Hard Road Home

Clayton plodded over like a kid expecting a scolding. He hadn’t mentioned Amanda to anyone. He wasn’t sure he wanted to, espe­cially now, when he was trying to figure out his next move.

“Talk to me, man.” O’Bryan saw himself as something of a love expert, having been married several times. He had expertise in divorce as well and would sometimes provide counseling in that area.

Clayton decided he’d just mention her. That was all. She’d been on his mind enough. He might as well say her name. “You know Mark Swenson? That tall welder? I’ve been seeing some of his sister.”

“How much?” O’Bryan threw back his head and roared. “Sorry, brother. I couldn’t help it. Seriously, what’s her name?”

“You’re something of an oaf, O’Bryan. Anyone ever tell you that?”

“That and a whole lot worse.”

“Amanda. Her name’s Amanda.” He kept his voice down, looking out across the room, avoiding the driller’s eyes.

“You got yourself a girl named Amanda. Boy, that’s a pretty name.” The older man grinned, his gold eye tooth complementing the heavy burnished chain around his neck.

“She’s in Bismarck, but we’ve been talking some.”

“Yeah?” O’Bryan waited for more.

“She’s…she likes me.”

“Well, now, that’s always a good starting place. Plenty of women over the years have hated my guts, but that always came later, after they got to know me.”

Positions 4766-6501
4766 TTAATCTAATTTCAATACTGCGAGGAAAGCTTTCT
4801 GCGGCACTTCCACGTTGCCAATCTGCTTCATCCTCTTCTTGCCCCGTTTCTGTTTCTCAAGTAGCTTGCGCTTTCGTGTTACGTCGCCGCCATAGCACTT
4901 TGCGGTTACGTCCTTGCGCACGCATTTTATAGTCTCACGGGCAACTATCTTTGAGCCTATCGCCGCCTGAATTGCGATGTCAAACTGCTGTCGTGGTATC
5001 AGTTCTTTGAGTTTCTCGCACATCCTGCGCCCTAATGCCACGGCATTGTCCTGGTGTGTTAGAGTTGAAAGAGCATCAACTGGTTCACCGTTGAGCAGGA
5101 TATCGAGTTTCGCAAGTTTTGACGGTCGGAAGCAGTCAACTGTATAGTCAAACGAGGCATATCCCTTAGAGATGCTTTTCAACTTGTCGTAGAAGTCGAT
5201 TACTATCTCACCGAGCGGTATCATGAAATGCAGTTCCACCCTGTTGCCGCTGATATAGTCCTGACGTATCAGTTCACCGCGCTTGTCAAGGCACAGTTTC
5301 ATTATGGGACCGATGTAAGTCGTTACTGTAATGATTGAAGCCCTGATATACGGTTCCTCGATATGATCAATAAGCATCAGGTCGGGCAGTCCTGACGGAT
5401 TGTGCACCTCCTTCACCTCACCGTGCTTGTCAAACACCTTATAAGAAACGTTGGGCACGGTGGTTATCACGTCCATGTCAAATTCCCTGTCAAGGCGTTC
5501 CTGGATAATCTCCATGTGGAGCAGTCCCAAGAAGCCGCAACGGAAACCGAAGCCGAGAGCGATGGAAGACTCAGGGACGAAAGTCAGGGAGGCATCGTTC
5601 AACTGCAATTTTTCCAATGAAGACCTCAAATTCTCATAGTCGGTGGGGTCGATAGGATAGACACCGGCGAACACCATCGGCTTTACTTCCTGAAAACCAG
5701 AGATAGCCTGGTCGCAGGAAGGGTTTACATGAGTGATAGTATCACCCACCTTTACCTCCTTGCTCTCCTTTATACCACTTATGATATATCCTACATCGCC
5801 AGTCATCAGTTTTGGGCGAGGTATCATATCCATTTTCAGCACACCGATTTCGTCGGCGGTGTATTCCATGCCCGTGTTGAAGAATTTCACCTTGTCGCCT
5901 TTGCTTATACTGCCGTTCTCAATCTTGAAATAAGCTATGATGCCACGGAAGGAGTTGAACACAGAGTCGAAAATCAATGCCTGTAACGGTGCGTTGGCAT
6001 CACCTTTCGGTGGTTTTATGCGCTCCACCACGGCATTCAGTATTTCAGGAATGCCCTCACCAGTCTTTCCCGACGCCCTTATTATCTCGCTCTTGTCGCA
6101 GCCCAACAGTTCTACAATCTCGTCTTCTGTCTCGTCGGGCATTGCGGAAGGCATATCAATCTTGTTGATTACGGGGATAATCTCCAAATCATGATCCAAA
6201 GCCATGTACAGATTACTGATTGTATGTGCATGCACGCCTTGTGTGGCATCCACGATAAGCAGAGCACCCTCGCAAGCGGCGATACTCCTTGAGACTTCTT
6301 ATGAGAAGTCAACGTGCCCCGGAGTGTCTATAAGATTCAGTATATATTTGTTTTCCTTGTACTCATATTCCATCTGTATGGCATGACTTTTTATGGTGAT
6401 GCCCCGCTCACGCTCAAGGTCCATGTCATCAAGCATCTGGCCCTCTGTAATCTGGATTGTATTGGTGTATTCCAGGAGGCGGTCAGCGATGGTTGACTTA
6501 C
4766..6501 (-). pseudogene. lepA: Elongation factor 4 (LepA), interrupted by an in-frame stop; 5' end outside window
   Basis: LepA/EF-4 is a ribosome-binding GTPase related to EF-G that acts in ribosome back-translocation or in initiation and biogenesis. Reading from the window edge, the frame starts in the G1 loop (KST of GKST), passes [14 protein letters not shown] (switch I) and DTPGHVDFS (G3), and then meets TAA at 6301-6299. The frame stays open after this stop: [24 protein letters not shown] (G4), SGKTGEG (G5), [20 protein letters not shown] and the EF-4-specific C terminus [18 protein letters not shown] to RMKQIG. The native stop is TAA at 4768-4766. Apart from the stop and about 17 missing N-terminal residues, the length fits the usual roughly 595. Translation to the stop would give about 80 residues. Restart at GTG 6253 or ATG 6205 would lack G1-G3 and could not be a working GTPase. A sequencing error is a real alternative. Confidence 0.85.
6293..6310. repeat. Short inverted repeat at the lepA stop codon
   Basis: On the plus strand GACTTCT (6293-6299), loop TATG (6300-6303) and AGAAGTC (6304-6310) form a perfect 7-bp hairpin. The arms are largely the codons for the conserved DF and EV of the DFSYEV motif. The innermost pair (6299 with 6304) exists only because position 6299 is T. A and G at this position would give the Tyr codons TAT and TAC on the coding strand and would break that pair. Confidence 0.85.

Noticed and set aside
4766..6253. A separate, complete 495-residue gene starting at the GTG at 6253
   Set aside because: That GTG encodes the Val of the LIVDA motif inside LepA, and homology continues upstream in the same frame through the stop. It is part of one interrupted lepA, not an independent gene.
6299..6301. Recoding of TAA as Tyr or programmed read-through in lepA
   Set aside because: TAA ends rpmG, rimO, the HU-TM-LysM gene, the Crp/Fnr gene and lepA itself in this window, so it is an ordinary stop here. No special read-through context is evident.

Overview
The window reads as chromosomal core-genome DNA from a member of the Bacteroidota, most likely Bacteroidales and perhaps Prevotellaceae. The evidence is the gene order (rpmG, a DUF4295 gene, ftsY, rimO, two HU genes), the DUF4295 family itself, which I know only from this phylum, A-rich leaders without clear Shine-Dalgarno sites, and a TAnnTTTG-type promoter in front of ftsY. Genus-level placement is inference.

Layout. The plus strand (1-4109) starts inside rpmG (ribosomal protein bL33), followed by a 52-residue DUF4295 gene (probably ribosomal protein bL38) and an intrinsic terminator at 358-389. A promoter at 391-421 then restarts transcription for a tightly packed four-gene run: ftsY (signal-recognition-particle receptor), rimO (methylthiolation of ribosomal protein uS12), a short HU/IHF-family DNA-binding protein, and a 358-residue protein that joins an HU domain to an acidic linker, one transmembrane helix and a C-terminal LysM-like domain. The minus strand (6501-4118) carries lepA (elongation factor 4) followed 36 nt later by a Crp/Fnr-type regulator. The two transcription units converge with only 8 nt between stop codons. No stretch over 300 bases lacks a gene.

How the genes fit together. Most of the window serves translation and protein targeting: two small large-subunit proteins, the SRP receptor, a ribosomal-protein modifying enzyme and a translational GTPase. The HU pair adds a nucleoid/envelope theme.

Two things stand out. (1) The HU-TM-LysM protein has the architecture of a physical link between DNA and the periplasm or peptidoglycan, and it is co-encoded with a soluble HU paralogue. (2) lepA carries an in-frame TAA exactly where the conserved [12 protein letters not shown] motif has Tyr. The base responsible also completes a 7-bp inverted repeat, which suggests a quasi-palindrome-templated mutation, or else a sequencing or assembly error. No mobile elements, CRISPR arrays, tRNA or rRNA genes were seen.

Clayton watched his friend, uncertain if he was joking. “Anyway, she’s been real nice to talk to.”

O’Bryan waited for his friend to say more. Around them the room clanked and dinged like a bucket of nickels. “You make it sound like you’re done talking.”

“I don’t know.”

“You two do anything besides talk?” Apparently O’Bryan didn’t have all the information he needed.

“Maybe.”

O’Bryan nodded. “So what’s the problem?”

“Who said there was a problem? Hell, I don’t go bugging you about your love life.”

“So you love her then.”

“I didn’t say that. She’s young, that’s all. She’s—”

“She’s out of high school, isn’t she?”

“Of course she’s out of high school.” Clayton was wishing they’d played another game of pool. “It’s just, I’m the first guy she’s…I’m the first guy to stir her up, if you know what I mean. Maybe I was just the guy standing there when she came awake. Or lying there, to be precise.”

“Like a duckling?” O’Bryan asked, his beady eyes sharp on his friend.

“A duckling?” Clayton stared back, shaking his head. “What the hell are you even talking about?”

“No. Really. I seen a show about it. The duck hatches. She don’t see her mom. But there’s a big, ugly dog standing there. She starts following him around, thinking she’s a dog too. If he don’t eat her first. Now, this girl of yours, you think maybe she’s the duckling and you’re the dog.

“God, O’Bryan, you are so full of shit.”

“No, hear me out.” He raised a beefy hand. “It’s the real deal. Imprinting. That’s what they call it. You think she imprinted on you, but maybe she should be seeing other dogs. That’s it, ain’t it?”

Clayton shook his head. “I don’t know, man. Maybe something like that.”

“What does she say about it?”

He answered with a rueful smile. “She doesn’t like any other dog.”

“Well, there you have it. End of story. Lead her where you want to go, if you know what I mean.” O’Bryan winked at the younger man.

“It’s not that easy.”

“Why’s that, Old Yeller?”